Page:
China completely bans crypto: why and what will happen?

Headline: buying CryptoKitties will now be illegal in China, as the government banned the use of cryptocurrencies altogether.

The end of crypto in China?

Well, it does sound like it. Chinese regulators have been building a solid wall against cryptocurrency’s influence over the past years, but it recently made a last push to repel the invasion with its last decision: the ban of crypto use altogether.

The last major ban occurred in 2017, when the country ruled against any cryptocurrency exchange to do business in China, forcing many to drop their activities and relocate. In June this year, fearing the enormous consumption of energy, they decided to impose mining restrictions, forcing 90% of China’s bitcoin mining capacity to be offline. This was big news, as the country handled 75% of the world’s mining capacity, opening the door for US incumbents.

The final blow to the crypto enemy happened last week, when ten agencies, including the central bank, financial, securities and foreign exchange regulators united forces to root out cryptocurrency from the country, making it simply illegal. Therefore, as of last week, Chinese residents can no longer trade crypto on peer-to-peer platforms (on WeChat Pay or AliPay for example) and mining will be completely forbidden.

The government will "resolutely clamp down on virtual currency speculation ... to safeguard people's properties and maintain economic, financial, and social order", said the People’s Bank of China.

 

Why is the Chinese government so bearish about crypto?

China’s main concern about cryptocurrencies lies in the very center of the blockchain technology: it has no higher authority regulation to dictate a direction and restrictions for it. This is not like the Chinese government likes to operate, as it was once more confirmed by the regulations spree the country entered it in the last couple months. The government has burdened the country with many new regulations of all kinds, ranging from data security issues to screen time for children.

Additionally, the global cryptocurrency crackdown from East to West laid out a decent time for such an announcement, as governments all around the world are seeing that these highly digital currencies could risk undermining their control of financial systems, potentially hurting both individual investors and the economy.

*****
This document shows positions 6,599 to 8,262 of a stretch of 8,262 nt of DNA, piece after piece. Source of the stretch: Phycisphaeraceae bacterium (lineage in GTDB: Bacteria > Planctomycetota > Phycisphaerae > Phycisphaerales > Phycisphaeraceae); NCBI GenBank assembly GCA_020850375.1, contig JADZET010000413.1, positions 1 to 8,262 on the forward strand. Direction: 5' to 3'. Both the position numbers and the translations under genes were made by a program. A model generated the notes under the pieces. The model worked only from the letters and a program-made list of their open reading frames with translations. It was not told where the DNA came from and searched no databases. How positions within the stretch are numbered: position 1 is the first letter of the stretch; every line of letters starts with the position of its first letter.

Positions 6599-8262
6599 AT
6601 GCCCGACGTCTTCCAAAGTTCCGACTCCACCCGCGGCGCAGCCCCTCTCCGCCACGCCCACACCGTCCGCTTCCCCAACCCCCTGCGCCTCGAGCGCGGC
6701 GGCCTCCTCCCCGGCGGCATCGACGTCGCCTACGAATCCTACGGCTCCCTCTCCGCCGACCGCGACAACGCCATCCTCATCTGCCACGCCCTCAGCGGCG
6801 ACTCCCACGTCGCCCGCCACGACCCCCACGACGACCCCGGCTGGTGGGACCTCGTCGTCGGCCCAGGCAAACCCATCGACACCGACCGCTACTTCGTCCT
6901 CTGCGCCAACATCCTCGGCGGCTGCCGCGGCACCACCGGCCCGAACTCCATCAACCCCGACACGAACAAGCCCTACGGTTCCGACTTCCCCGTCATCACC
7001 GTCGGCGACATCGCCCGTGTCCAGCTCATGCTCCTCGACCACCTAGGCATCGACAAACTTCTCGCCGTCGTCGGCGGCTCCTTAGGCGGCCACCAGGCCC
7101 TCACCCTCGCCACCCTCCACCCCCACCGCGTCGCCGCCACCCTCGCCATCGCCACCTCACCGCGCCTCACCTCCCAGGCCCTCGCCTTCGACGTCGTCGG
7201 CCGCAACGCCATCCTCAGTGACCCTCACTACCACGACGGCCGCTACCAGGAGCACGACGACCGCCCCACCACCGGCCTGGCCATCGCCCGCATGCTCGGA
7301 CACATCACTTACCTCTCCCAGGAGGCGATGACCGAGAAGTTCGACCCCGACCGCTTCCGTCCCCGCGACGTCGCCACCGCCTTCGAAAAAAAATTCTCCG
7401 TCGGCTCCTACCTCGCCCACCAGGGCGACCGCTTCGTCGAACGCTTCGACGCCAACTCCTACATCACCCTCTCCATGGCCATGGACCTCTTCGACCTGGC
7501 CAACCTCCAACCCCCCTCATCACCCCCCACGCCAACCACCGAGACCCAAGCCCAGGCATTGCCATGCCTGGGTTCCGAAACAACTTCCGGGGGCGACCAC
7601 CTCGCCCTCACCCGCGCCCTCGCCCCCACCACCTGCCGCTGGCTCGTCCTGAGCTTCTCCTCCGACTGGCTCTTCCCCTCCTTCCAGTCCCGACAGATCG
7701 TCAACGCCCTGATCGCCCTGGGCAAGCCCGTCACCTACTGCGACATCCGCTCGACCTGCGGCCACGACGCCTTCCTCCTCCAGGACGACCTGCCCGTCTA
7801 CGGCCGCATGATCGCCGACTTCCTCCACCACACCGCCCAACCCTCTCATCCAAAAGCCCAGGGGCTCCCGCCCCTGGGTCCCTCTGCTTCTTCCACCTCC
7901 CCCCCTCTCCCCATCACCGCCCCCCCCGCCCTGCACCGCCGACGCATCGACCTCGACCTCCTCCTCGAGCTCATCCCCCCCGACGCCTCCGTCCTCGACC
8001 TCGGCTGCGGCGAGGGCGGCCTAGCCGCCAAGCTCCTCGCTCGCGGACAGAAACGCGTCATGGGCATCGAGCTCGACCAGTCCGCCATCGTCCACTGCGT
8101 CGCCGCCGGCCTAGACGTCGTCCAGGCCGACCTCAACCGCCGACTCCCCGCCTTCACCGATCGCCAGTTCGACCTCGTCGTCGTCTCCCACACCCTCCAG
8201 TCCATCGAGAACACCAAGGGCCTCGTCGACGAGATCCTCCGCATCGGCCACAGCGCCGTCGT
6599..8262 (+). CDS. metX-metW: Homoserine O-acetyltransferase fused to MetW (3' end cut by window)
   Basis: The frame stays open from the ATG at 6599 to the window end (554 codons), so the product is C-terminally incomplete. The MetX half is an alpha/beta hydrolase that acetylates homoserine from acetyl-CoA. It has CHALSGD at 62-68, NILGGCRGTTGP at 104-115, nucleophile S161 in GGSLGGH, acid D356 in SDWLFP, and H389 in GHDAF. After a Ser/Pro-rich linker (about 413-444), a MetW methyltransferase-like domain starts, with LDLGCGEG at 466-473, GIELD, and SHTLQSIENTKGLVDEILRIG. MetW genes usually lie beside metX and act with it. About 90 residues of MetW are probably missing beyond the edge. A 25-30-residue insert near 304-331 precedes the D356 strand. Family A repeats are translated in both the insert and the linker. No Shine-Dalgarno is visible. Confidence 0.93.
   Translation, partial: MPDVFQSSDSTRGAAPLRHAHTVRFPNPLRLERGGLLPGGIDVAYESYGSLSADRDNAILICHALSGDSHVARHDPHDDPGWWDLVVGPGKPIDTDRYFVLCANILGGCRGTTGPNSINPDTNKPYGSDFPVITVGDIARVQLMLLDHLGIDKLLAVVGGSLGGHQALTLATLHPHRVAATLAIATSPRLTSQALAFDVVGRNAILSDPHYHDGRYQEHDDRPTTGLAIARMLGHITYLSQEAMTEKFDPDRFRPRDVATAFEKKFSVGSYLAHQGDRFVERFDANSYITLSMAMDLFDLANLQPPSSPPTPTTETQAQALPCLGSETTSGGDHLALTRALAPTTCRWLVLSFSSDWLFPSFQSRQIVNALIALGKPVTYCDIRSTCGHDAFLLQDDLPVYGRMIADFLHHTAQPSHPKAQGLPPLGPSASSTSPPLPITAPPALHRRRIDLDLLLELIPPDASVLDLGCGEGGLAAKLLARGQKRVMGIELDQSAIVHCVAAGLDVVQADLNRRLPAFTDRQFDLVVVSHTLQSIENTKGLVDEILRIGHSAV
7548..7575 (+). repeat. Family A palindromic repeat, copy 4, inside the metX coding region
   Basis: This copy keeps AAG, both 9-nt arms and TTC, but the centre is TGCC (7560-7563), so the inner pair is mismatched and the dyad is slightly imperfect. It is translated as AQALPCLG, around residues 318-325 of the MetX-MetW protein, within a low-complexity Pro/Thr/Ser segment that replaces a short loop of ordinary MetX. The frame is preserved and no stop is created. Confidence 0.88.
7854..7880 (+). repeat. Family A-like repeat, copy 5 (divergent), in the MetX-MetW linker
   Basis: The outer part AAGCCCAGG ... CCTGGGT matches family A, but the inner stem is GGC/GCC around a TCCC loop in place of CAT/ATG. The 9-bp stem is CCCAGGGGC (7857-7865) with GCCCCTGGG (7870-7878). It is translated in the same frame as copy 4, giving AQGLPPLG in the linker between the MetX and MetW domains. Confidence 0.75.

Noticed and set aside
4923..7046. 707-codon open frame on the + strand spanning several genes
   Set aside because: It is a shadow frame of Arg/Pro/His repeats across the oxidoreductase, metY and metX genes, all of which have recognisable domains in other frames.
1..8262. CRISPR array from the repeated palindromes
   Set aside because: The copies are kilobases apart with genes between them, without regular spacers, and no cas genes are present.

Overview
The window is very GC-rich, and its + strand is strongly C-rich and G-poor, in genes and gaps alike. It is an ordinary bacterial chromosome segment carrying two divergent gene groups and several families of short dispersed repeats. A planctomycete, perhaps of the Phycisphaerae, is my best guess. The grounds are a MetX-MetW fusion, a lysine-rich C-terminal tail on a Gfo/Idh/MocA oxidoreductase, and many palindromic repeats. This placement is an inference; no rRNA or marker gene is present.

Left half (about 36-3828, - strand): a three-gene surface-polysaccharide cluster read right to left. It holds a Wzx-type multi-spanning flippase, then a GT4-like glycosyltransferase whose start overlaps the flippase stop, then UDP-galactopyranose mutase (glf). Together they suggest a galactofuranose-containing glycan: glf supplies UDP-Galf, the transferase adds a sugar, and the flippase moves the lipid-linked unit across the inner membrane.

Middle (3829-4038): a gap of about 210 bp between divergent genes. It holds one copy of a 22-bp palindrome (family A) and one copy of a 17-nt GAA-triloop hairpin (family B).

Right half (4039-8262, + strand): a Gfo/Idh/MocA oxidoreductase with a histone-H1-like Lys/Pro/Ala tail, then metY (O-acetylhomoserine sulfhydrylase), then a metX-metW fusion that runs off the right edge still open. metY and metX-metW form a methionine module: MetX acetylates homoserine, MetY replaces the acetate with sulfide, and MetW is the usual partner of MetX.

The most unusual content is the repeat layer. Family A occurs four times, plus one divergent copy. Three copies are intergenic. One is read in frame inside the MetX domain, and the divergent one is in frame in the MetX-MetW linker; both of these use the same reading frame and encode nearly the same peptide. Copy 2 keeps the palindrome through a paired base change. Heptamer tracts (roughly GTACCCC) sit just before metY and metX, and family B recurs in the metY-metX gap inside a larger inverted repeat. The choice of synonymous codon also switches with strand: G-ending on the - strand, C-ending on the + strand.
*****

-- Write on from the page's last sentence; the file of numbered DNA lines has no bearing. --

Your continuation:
The massive energy for mining is another major argument against crypto. Indeed, China is facing a severe power crisis as several industries have seen their power supply curbed in the last few weeks. The country used to be home to a large part of the world’s miners, with 46% of the global hash rate – a measure of computing power used in mining and processing, – as of April.

Others against the concept argue that the use of cryptocurrencies greatly facilitates illegal activities, whether through opaque payments or money laundering. Additionally, it permits users to get money out of the country without any legal documentation.

We also ought to mention that the Chinese Government has been developing its own digital currency: the digital yuan. Having its own centralized cryptocurrency will help China monitor its citizen’s spending and activities, a strong contrast to traditional crypto’s opaqueness.

 

Impact on cryptocurrency markets and companies

The end of a large market is not good for any commodity or mean of payment. The news sent bitcoin down 9% before paring the losses. Other coins which generally follow bitcoin also took a hit before rising again. While Bitcoin was down 30% following the May announcement, when China vowed to crack crypto, it is up 12% since the news, showing signs of resilience despite short-term swings.

It might seem surprising that such an announcement impacts prices so little, but we need to keep in mind that this decision was to be waited for, as it is not the first time that the Chinese Government speaks against cryptocurrency. “China’s ban on all cryptocurrency trading activity will have some short-term impact on the currency’s valuation, but long-term implications are likely to be muted,” said Ganesh Viswanath Natraj, an assistant professor of finance at Warwick Business School.

The decline also hit crypto and blockchain-related stocks, although losses were recovered in early US trading. Riot Blockchain, Marathon Digital and Bit Digital slipped between 3% and 5%, while Coinbase only fell 1%.

It seems like overall, these types of stocks should not suffer, nor should the market, as globally, companies and users are adopting crypto services at an alarming rate. Crypto exchanges OKEx and Huobi might be the ones who will suffer the most, as a large part of their clientele is Chinese.

So, who’s hurt? According to Christopher Bendiksen, head of research at digital asset manager CoinShares, the Chinese are the real victims here. "The losers in all of this are plainly the Chinese. They will now lose around $6 billion worth of annual mining revenue, all of which will flow to the remaining global mining regions," citing Kazakhstan, Russia and the United States.

 

Conclusion

This ban, although extreme, was to be expected. Indeed, for years, crypto-related companies have been moving out of the country as the Chinese government was starting to lack hospitality. It started to give the feeling of shopping for groceries 5 min before the store closes.

The Chinese have pushed a client outside for more control over its system, but was the sacrifice worth it? Only time will tell.

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